6 Amazing And Little-Known Benefits Of Probiotics (#6 Has To Do With Your Bones) - Save Our Bones

I’m sure you’re aware of probiotics and how good they are for your digestion and immunity. But did you know that these healthful microbes also play a role in bone health and overall health?

Found in fermented foods like yogurt, kefir, and sauerkraut, probiotics offer some amazing health benefits. And today, we’re going to look at six of them.

The first one is about digestion, because there’s no doubt that probiotics have tremendous benefits for the gut.

Keep reading – the sixth benefit is especially amazing!

1. Constipation Relief

Constipation can be more than just an inconvenience. It can actually cause great harm, especially if it’s allowed to continue untreated. If impacted fecal matter remains in the gut for long, it can create blockages and toxicity that can make you quite ill. But probiotics have been shown to prevent this painful condition.

Scientists studied the effects of probiotics on a group of 274 male and female participants, aged 18 to 65, with constipation-predominant IBS (irritable bowel syndrome). For six weeks, the participants consumed either a fermented milk drink containing Bifidobacterium animalis DN-173 010, S. thermophilus and L. bulgaricus, or yogurt that had been heated to kill the bacteria. Both products had a similar taste and texture, so participants assumed they were all consuming the same thing.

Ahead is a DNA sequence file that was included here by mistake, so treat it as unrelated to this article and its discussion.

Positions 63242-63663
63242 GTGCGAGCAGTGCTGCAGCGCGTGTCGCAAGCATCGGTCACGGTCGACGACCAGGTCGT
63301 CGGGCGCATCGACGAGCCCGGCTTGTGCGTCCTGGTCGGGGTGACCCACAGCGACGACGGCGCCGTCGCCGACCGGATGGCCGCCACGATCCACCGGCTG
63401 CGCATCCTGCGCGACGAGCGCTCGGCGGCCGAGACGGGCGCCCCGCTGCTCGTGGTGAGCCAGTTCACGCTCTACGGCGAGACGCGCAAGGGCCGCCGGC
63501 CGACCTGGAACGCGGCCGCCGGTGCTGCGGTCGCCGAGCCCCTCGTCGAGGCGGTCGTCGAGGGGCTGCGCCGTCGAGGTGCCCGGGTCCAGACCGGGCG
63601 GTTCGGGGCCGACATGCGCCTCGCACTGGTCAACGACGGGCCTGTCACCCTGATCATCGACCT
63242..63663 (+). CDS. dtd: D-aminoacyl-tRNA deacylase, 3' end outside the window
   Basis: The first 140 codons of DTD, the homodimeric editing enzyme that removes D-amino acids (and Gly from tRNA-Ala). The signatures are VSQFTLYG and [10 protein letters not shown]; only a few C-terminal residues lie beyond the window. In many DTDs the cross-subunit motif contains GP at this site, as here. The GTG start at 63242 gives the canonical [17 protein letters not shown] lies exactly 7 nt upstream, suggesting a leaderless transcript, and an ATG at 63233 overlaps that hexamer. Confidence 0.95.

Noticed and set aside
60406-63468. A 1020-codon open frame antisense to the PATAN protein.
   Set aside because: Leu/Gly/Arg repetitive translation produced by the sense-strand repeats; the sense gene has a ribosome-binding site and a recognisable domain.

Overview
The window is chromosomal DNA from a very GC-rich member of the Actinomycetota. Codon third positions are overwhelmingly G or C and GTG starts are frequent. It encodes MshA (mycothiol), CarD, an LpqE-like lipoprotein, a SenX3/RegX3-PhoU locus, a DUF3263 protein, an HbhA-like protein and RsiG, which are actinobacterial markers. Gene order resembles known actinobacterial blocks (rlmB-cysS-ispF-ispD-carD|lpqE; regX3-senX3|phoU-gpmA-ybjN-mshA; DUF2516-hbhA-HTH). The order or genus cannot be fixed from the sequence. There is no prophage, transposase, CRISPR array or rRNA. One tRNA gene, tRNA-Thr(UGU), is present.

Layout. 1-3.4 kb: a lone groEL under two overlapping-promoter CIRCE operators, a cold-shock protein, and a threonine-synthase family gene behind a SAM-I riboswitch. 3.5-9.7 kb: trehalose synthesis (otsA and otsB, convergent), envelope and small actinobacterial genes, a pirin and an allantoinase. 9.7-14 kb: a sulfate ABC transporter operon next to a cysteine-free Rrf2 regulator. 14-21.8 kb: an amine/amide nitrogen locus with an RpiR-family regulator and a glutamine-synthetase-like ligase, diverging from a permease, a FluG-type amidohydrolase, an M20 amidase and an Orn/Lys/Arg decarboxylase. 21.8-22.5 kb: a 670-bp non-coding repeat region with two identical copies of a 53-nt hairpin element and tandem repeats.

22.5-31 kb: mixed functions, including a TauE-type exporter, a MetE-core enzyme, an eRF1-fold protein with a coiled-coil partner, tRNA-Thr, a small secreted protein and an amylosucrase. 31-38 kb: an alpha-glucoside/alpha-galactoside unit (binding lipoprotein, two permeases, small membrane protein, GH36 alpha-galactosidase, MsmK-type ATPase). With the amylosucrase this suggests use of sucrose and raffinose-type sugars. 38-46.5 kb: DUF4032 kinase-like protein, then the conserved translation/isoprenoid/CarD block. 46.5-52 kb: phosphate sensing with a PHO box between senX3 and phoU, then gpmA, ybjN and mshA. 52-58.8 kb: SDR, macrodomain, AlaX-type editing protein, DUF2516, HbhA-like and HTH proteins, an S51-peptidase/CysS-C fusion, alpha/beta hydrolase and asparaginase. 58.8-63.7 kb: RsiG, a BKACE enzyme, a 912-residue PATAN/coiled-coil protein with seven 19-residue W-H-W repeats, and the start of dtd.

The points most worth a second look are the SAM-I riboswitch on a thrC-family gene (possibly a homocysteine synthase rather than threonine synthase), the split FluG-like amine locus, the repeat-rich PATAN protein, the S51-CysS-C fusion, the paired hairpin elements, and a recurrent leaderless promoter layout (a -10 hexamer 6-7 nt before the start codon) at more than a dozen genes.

The probiotic group experienced decreased bloating and abdominal pain, and greater frequency of bowel movements, as well as improved health-related quality of life (HRQoL). 1

The study authors conclude that,

“…the present large-scale study strongly suggests a beneficial effect of a probiotic food containing B. animalis DN-173010 on HRQoL discomfort score and bloating, and also on stool frequency in those subjects with <3 stools per week.” 1

So if you’re looking for yogurt or fermented dairy products to boost your probiotic population, read labels and make sure it contains live and active cultures.

2. Relief Of Constipation’s Unpleasant Opposite: Diarrhea

Diarrhea is another digestive symptom that can be more than just inconvenient, and it is also relieved with probiotics.